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Posts Tagged ‘criteria’

POC vs. Pilot vs. Production via #Citrix blogs

January 26, 2013 Leave a comment

A good summary here from Scott Campbell! And I see many cases where steps are forgotten, scope’ing being totally off and customer getting unhappy in the end…

To successfully deploy a Citrix solution, it’s important to be aware of how users are interacting with the environment, understand the purpose of the environment, and plan how the environment fits into the support structure. In the course of my 8+ years with Citrix I have seen countless customer environments, and being aware of the items above can make or break your deployment. At a basic level it comes down to understanding the difference between a Proof of Concept, Pilot and Production. There tends to be a few unique commonalities across all POCs, all Pilots and all Production deployments that made them successful.

Additionally, I’ll discuss a hybrid approach that uses a simplified and streamlined approach to accelerate a virtualization project to get a medium sized user population on-boarded.

This article is by no means meant to be exhaustive, but is instead to provide some food for thought to get you in the right mindset and on the right path when planning your virtualization project.

 

POC – Proof of Concept

It probably sounds intuitive, but the point of a POC is to prove the feasibility of a solution, or the feasibility of a critical aspect of a solution. Typically a POC is trying to answer questions similar to the ones below:

  • Will this technology meet our needs?
  • Will this product perform as advertised?
  • Will the prospective end user communities be productive with the new way of doing things?
  • Will the ultimate solution be feasible?

What does a POC look like? In order for a POC to be successful, it must be broken up into the following steps:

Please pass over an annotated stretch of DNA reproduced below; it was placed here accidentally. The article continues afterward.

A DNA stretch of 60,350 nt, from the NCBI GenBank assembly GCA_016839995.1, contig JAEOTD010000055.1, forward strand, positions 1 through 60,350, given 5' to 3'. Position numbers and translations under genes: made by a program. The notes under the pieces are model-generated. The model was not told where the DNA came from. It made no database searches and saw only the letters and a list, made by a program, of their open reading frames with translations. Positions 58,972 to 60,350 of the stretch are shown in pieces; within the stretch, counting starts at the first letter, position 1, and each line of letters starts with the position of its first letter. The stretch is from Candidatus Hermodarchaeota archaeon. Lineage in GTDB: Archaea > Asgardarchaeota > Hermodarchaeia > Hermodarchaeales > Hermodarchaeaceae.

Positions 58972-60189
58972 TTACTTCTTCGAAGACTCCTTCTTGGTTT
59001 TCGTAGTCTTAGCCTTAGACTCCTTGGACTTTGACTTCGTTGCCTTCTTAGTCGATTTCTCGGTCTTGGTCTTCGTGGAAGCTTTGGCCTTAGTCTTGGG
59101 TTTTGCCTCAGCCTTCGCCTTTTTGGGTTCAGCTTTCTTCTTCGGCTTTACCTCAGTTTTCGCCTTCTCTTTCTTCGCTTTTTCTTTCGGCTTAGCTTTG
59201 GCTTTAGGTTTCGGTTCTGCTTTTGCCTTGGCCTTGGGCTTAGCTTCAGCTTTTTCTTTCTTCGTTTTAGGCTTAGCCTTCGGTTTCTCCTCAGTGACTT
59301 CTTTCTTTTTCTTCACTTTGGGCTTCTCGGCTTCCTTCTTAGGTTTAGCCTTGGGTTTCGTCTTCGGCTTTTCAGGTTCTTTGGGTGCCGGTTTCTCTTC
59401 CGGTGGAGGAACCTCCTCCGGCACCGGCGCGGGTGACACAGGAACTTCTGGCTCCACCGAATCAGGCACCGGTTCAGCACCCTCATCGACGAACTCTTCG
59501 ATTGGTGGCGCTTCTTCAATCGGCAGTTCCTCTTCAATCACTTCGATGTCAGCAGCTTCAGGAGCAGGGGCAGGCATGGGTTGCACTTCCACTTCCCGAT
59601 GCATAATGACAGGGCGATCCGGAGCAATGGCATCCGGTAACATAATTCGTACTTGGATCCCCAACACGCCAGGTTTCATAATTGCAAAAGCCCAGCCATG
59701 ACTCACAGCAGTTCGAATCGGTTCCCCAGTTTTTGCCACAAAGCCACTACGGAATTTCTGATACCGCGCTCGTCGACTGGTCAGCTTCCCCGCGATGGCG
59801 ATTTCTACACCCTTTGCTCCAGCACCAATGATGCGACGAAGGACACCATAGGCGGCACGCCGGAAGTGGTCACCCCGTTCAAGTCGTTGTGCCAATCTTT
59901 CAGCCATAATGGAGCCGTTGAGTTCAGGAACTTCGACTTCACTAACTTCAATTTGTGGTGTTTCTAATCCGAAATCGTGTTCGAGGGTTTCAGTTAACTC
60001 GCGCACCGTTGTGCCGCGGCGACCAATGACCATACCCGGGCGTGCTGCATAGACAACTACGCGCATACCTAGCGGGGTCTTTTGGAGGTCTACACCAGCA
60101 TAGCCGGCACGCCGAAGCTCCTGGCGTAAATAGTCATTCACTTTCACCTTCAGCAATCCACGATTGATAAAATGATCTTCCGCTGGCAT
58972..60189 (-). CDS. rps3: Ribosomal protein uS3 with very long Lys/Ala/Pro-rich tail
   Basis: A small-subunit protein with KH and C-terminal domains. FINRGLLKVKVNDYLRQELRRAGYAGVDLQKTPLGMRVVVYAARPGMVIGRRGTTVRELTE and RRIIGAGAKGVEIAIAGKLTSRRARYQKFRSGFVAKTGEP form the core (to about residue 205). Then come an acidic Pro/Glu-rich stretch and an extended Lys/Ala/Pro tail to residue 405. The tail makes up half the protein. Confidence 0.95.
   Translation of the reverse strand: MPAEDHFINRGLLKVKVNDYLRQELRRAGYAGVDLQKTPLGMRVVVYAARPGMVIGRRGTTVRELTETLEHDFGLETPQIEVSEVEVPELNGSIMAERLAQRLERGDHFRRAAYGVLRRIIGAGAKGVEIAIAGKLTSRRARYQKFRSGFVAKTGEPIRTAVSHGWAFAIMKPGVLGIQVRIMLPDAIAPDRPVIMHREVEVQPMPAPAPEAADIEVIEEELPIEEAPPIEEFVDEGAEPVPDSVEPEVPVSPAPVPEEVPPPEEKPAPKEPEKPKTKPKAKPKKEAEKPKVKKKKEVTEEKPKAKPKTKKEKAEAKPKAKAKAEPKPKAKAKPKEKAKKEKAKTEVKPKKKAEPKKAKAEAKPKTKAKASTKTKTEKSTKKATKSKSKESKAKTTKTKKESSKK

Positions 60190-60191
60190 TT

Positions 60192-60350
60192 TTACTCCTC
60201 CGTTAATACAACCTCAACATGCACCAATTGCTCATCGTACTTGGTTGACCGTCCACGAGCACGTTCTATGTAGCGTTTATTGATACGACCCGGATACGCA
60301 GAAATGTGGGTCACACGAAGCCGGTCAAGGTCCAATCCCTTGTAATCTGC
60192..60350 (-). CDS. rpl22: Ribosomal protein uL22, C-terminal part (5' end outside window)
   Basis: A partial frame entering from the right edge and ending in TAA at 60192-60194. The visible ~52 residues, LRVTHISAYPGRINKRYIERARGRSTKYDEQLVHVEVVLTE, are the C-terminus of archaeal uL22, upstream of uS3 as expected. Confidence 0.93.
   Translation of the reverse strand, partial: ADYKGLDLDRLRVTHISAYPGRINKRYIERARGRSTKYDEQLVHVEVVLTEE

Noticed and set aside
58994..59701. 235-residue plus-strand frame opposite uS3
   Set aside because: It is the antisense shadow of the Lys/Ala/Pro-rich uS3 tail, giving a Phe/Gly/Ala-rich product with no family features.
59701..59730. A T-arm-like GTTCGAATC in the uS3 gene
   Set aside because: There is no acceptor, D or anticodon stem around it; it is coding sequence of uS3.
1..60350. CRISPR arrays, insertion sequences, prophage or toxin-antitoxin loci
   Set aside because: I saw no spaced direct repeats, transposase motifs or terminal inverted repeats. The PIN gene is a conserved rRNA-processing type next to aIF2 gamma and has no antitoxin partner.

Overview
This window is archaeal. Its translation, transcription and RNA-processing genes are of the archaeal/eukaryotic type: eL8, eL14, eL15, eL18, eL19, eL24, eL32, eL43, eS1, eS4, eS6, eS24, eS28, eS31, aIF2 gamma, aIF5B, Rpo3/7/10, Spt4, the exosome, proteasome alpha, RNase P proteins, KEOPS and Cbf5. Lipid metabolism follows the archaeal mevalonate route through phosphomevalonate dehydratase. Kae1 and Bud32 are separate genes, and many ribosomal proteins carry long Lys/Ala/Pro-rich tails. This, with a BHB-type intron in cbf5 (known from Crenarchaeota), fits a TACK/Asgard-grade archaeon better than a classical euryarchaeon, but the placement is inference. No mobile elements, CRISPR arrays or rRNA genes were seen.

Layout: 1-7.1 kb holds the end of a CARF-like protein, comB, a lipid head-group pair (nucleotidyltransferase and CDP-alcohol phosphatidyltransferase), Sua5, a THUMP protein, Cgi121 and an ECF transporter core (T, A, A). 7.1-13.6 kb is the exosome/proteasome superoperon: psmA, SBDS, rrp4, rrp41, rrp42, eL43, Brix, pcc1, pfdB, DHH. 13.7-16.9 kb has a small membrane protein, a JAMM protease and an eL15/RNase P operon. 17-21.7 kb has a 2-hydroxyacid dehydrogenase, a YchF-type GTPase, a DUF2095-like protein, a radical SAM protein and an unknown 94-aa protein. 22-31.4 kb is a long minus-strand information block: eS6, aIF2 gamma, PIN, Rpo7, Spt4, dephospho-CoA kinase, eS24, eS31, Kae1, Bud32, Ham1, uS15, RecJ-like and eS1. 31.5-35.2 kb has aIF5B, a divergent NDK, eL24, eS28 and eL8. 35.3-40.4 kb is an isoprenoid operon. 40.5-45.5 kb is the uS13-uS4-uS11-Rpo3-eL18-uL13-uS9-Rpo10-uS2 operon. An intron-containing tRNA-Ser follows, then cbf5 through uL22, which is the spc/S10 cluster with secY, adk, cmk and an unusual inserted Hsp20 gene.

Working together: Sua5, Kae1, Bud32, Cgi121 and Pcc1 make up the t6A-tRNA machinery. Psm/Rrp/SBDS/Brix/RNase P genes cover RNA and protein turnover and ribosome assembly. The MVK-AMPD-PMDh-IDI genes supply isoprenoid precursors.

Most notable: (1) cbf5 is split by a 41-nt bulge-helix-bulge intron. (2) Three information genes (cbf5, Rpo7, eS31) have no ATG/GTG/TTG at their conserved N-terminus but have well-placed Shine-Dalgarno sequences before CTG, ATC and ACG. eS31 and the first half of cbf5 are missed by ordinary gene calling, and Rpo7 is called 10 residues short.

1. Definition of success criteria.Clearly and specifically defining success criteria will set you up for success. Appropriate success criteria typically come from business decision makers, IT, end-users, or end-user representatives. Obtaining success criteria from the internet or solution vendors typically presents a skewed point of view and probably won’t accurately address what is important to your situation.There are two..

Continue reading here!

//Richard

 

#Microsoft and Others Fail Antivirus Test – #ForeFront, #FEP, #AV

January 22, 2013 Leave a comment

Microsoft is still behind the competition…

How many of you out there are using ForeFront Endpoint Protection (FEP) to secure your clients/servers?

Below is a good article from Neil J. Rubenking about the latest (Nov/DEc 2012) report from AV-Test:

AV-Test.org

Based in Magdeburg, Germany, independent lab AV-Test evaluates and rates antivirus products on a variety of different criteria. Every couple of months the researchers summarize their testing and report on which products achieved certification. In the latest such report, several vendors failed to make the grade.

One of the many individual tests involved in AV-Test certification measures how well products stand up to zero-day attacks—viruses or other threats so new that no antivirus signature exists. AV-Test CEO Andreas Marx noted that the 25 consumer products in the current test averaged 92 percent detection of zero-day attacks. “This means,” said Marx “that one out of ten malware attacks succeeded.” He also pointed out that while the products averaged 91 percent cleanup of existing infections, many didn’t remove all traces. “Only 60% could be put back in a condition similar to the pre-infection state,” Marx observed.

Certification Failed
Products can earn six points each for repair of existing malware infestations, protection against new attacks, and overall usability. Here usability means the product doesn’t slow system performance and doesn’t falsely report valid programs or activities as malicious. In order to receive certification, a product must earn a total of 11 points.

Just as in the previous testMicrosoft didn’t make the cut, though with ten points it came close. PC Tools also failed with ten points.

The big loser this time around was AhnLab. In the previous test AhnLab squeaked by with 11 points. The latest test saw that score drop to 8.5 points, well below the certification cutof…

Continue reading here!

//Richard

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